In the lead-up to the holiday season each year, I keep the leftover Halloween candy close as fuel for my professional holiday tradition: planning. If there’s one thing I can attribute to the growth of my consulting practice over the years, it’s this regular practice of taking stock of where I’ve been and what’s to come.Some find the timing of this ritual odd. After all, if your business is like mine, many clients are blasting into the busiest weeks of the year. As their consultant, you are experiencing a similarly demanding period.
Oddly enough, I find this the perfect time to start brainstorming about my business’s next act. Why? Because it’s easy to lose some perspective once you’re away from crunch time. I used to take some planning time in early January, and somehow, the fall’s enhanced hustle and bustle feeds my desire to push my business to new heights.
As with all things consulting, your processes will likely differ from mine. But consider these steps a guide by which to customize some kind of planning ritual that works for you.
Assess your current state
This is the part of planning that’s not terribly hard to do during your everyday consulting: It involves looking up multiple times a day and taking note of which parts of your business are going well and which are not. What do you enjoy doing most? Least? What lines of business are profitable for you? Which are not? What elements of your work are gaining traction in your industry? Which ideas of yours might resonate with larger audiences? Are you working with your ideal clients? You might create a very formal assessment, or as I do, make mental notes and begin to jot down key ideas. This exercise might result in a few tweaks, or it might involve a wholesale redo of your business model.
As your preferences and directions begin to take shape, there’s nothing like setting ambitious goals. Cherished clients, books, key speaking engagements, and new business content all come out of intentional efforts to seek out those milestones. If you need inspiration for your goals, consider taking a favorite peer to coffee or listening to a successful businessperson’s podcast. It helps if you create some long- and some short-term benchmarks. A year can seem like an awfully long time if you don’t break your targets into manageable pieces. A journal article, for example, doesn’t often come in one step. It might require a research-related activity, then ones focusing on writing, editing, and submitting to one or more publications. It doesn’t hurt to formalize your goals by verbalizing them around trusted colleagues, especially if you work alone and want to hold yourself accountable.
What must you do to make those goals come to fruition? Usually, you will build information and networks via people, writings, workshops, or other sources. You likely know the dangers of social media and the internet flushing productive hours into oblivion. Similar dangers exist in your professional life, when you spend time reading, networking, or listening to content that comes across your desk or your phone. That content appears out of a somewhat random selection process. When you get down to it, reading might sound productive, until you realize that you’re simply reading the latest or the most popular articles—not necessarily those most relevant to your work. And those things you found helpful even just a year ago might not be such high priority now. Act as your own curator—on your professional time, anyway.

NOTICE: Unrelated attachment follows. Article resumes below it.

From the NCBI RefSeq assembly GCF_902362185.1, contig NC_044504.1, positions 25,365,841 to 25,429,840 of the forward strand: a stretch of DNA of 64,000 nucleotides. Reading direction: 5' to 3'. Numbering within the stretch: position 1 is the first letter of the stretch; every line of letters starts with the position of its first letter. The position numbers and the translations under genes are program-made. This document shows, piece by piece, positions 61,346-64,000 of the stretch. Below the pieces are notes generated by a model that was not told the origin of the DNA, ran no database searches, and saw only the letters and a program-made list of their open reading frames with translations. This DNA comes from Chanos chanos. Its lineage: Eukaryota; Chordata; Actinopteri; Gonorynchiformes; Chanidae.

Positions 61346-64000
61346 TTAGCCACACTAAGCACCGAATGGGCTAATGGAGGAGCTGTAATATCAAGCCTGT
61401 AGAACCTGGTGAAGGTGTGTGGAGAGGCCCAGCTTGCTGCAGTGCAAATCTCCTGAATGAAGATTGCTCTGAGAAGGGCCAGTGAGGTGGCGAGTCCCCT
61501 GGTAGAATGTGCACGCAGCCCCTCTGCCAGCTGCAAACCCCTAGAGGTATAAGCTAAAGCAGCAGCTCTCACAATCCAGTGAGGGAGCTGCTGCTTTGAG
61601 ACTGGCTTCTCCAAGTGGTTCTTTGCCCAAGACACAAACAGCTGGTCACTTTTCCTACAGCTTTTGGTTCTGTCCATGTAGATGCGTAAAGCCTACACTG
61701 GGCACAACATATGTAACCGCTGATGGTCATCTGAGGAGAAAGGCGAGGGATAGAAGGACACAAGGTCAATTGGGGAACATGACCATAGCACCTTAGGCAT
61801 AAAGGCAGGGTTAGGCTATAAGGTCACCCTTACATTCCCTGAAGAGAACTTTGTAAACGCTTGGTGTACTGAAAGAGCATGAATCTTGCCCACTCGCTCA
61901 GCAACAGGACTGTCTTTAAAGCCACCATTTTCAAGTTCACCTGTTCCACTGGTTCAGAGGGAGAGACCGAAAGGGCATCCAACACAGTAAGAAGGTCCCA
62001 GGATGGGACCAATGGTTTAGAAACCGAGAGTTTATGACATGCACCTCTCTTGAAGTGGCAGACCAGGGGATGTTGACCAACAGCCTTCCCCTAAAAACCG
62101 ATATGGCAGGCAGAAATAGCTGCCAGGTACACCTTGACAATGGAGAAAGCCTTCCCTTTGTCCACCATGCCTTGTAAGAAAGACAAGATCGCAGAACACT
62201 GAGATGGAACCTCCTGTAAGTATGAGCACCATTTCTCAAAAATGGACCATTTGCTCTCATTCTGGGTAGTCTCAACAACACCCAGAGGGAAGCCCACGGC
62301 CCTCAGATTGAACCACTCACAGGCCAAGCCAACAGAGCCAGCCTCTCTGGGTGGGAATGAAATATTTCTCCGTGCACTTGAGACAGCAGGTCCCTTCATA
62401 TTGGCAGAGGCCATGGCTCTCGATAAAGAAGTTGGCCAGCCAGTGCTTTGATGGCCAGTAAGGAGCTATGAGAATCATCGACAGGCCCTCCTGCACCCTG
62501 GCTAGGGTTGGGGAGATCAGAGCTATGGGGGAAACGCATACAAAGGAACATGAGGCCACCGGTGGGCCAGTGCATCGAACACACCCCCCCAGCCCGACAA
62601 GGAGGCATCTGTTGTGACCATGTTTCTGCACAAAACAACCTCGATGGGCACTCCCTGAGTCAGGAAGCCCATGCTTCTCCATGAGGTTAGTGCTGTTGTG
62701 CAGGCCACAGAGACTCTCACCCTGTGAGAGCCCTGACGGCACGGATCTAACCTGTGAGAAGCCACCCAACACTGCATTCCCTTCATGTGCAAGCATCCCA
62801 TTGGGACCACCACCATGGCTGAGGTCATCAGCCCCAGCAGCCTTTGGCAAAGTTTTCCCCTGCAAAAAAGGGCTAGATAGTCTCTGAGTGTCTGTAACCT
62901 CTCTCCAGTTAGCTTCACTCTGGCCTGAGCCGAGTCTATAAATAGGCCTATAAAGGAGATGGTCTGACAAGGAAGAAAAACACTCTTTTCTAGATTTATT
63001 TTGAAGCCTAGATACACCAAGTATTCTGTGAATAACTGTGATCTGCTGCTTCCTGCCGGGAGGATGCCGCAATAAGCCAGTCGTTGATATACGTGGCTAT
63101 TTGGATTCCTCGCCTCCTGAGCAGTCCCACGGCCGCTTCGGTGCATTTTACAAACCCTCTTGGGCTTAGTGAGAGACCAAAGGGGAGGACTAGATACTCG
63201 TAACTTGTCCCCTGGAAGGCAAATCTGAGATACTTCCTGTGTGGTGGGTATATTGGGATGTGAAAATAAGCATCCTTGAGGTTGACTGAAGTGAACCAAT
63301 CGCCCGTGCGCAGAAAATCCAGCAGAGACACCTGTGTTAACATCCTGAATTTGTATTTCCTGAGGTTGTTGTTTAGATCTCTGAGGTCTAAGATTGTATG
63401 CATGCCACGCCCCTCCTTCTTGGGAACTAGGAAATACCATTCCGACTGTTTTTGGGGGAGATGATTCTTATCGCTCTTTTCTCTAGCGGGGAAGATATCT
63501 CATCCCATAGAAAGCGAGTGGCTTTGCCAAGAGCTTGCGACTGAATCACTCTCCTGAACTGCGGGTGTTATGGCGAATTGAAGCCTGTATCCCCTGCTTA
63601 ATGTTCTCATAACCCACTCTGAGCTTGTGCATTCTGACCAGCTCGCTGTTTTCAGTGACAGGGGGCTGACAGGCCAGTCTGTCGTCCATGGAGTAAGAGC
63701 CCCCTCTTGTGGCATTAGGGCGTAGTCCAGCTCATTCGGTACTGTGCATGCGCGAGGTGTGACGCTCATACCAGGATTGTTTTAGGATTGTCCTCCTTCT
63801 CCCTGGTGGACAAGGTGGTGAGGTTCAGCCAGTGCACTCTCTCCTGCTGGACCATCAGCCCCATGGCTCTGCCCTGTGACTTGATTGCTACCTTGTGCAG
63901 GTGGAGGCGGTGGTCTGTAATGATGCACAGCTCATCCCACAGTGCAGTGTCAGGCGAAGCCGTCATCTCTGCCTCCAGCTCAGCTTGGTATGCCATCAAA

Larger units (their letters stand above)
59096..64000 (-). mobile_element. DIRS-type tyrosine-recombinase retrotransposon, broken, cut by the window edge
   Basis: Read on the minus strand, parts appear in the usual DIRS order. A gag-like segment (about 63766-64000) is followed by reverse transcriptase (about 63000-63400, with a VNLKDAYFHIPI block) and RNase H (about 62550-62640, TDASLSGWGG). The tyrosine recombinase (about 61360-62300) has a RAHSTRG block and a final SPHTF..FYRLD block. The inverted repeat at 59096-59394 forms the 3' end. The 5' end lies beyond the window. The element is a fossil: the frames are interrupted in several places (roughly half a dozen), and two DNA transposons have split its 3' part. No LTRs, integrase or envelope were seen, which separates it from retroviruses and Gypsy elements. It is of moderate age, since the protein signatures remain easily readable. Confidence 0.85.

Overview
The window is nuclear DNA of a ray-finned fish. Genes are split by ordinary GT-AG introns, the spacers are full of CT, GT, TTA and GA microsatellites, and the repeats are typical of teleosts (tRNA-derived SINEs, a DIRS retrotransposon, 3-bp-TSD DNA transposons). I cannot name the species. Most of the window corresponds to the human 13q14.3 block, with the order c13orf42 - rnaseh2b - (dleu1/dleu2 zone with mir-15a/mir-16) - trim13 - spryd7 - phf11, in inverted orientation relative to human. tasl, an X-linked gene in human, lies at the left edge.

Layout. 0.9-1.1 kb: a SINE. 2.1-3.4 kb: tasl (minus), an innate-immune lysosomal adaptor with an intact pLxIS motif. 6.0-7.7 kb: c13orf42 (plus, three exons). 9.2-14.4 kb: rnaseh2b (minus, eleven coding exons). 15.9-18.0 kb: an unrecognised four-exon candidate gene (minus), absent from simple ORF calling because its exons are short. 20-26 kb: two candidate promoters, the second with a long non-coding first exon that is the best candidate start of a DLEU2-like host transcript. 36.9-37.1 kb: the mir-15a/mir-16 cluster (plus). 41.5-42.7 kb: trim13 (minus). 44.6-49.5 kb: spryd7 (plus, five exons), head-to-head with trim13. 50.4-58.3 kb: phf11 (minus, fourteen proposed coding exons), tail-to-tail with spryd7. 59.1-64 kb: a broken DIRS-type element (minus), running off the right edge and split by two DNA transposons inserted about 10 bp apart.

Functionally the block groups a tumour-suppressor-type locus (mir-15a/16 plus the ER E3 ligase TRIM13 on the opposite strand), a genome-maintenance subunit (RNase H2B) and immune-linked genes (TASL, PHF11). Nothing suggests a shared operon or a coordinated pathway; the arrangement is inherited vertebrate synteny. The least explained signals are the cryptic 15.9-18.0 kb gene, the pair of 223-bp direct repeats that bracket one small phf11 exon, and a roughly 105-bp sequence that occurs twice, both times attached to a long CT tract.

Revisit your fee structure
Let’s face it, there were likely at least a few times this year when you regretted the way you priced a job. Whether it was your fault or not, take some time to mull over the circumstances surrounding your frustration. What have you learned this year that might lead you to be more—or less—aggressive with your fees? Importantly, if you find yourself charging somewhat haphazardly, take the time to determine a pricing model that you can use for your most popular services. That alone will alleviate the stress of determining fees for each individual project. And if you charge hourly, don’t forget to revisit the model that leads you to that magic number, and determine whether it’s time to give it a nudge in the upward direction.
Streamline your work
It might seem straight-forward to focus only on the most relevant information, but there are two major hurdles standing in the way of our collective learning these days: time and distractions. In order to make way for my next-stage business, I also make a ritual of looking at how I spend my time. In the weeks when people are cleaning up their holiday lights and trimmings, my parallel clean-up includes an axe to apps, blogs, books, and meetings that are not directly related to meeting my current or new goals. That way, January begins with both my tailored list of needed new resources and the time and space to dig into them.
I also look for ways to automate and delegate. What tasks can I unload via technology, subcontractors, or some streamlining of my business model? In the end, all of these critical items lend themselves to capacity building. The endgame here is one of figuring out what you need to do. High on your list will likely be marketing, selling, interacting with clients, and carrying out key components of your services. Then ask yourself, what currently eats up much of your time beyond those activities? How might you offload those tasks? Each year, my business is increasingly set up to handle more, but (hopefully!) with greater focus on my part.
If you want to ring in the New Year with a plan that will keep your work—and your resume—interesting, don’t let the opportunities come to you. Seek them out, be open to new ideas, and never underestimate your ability to achieve new benchmarks, even if means incrementally finding your way.